faculty member has "a responsibility to foster the intellectual
honesty as well as the intellectual development of his/her students."
In order to achieve these goals, each student enrolled in this course
is prohibited from engaging in any form of "cheating" or "plagiarism."
Cheating is defined as "dishonesty of any kind with respect to
examination, course assignments, alteration of records, or illegal
possession of examinations" (p. 72 of the Academic Handbook). "It is
the responsibility of the student not only to abstain from cheating
but, in addition, to avoid the appearance of cheating and to guard
against making it possible for others to cheat. Any student who helps
another student to cheat is as guilty of cheating as the student he or
she assists. The student also should do everything possible to induce
respect for the examining process and for honesty in the performance
of assigned tasks in or out of class." (p. 72 of Academic Handbook).
Plagiarism is defined as "offering the work of someone else as one's
own" (p. 72 of Academic Handbook). "The language or ideas thus taken
from another may range from isolated formulas, sentences, or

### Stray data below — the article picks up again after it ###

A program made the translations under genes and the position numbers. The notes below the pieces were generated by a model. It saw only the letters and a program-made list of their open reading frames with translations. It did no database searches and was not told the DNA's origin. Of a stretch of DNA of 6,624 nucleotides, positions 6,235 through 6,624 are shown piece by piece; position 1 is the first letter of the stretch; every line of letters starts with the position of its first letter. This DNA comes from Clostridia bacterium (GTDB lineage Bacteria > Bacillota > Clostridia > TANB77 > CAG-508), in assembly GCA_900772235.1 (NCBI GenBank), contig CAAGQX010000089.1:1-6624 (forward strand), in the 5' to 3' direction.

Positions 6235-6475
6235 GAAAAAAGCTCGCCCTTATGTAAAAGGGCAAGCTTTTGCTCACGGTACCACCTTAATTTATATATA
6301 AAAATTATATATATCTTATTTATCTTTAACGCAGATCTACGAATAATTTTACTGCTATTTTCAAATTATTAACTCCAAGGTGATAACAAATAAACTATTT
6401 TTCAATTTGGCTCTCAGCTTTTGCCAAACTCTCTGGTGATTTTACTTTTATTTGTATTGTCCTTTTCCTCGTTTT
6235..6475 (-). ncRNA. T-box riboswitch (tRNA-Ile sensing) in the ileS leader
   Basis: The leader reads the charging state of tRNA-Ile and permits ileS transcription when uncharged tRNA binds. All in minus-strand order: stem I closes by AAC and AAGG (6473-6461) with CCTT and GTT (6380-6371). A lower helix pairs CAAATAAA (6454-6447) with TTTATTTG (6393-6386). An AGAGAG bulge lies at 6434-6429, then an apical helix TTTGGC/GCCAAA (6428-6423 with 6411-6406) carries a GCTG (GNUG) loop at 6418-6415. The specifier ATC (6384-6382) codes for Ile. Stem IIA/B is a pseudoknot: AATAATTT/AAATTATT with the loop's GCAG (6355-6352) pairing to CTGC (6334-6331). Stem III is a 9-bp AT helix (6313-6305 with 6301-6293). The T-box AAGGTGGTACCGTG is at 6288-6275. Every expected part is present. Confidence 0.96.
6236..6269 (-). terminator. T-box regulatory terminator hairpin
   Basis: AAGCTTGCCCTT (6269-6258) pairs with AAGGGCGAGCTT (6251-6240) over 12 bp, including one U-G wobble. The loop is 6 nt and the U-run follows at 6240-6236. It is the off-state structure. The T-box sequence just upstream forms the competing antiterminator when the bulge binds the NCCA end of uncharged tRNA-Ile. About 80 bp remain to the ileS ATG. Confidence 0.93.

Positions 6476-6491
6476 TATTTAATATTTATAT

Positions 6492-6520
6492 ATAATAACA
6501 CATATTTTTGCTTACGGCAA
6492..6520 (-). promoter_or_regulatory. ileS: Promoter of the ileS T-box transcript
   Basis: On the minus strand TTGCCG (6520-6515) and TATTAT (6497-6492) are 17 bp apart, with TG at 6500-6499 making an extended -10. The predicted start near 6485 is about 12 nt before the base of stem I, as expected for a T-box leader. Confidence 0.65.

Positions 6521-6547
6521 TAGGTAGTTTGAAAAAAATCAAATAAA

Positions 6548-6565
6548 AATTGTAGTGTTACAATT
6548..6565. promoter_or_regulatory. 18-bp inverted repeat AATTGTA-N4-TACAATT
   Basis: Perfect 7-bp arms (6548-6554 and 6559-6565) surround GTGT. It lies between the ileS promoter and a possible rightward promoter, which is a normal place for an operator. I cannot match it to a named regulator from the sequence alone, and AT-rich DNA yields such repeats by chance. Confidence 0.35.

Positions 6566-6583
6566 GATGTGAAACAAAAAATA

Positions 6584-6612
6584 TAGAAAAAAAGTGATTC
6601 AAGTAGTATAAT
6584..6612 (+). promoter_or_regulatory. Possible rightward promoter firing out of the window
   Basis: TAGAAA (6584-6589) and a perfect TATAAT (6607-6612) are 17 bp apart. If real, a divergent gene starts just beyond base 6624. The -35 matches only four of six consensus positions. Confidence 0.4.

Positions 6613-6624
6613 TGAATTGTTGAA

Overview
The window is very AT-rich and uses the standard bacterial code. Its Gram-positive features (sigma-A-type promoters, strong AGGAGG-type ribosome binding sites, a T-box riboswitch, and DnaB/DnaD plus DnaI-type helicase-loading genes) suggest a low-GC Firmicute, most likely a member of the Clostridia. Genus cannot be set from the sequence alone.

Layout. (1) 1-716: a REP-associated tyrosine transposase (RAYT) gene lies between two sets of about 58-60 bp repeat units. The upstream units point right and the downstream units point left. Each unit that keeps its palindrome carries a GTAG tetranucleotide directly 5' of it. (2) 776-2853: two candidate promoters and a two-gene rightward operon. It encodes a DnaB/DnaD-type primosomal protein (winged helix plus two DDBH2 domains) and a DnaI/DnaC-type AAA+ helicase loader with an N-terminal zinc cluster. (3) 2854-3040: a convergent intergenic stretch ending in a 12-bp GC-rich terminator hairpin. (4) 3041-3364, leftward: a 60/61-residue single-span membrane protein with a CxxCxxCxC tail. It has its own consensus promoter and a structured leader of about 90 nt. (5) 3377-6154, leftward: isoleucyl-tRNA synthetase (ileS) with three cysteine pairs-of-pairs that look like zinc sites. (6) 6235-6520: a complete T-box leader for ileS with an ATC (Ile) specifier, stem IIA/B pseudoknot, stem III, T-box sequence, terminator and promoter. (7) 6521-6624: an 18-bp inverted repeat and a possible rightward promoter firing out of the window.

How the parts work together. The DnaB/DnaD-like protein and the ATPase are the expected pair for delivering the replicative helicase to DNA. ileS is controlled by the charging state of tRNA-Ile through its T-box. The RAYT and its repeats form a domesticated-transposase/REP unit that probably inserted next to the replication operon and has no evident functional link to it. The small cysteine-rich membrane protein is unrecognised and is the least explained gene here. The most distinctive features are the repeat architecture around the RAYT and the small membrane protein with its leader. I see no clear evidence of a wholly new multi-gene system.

paragraphs to entire articles copied from books, periodicals,
speeches, or the writings of other students. The offering of
materials assembled or collected by others in the form of projects or
collections without acknowledgment also is considered plagiarism. Any
student who fails to give credit for ideas or materials taken from
another source is guilty of plagiarism." (p.72 of Academic Handbook).
Evidence of student academic misconduct will result in (a) a lowered
course grade, (b) transfer out of this course, (c) dismissal from
student's academic unit, or (d) other disciplinary actions in
accordance with the guidelines outlined on p.73 of Academic Handbook.
Orientation to the course (Unit 0)
Research strategies, controlling nuisance variables
Experimental designs: An overview
Chi-square distribution 3.1
F-distribution and F statistic 3.1, 3.4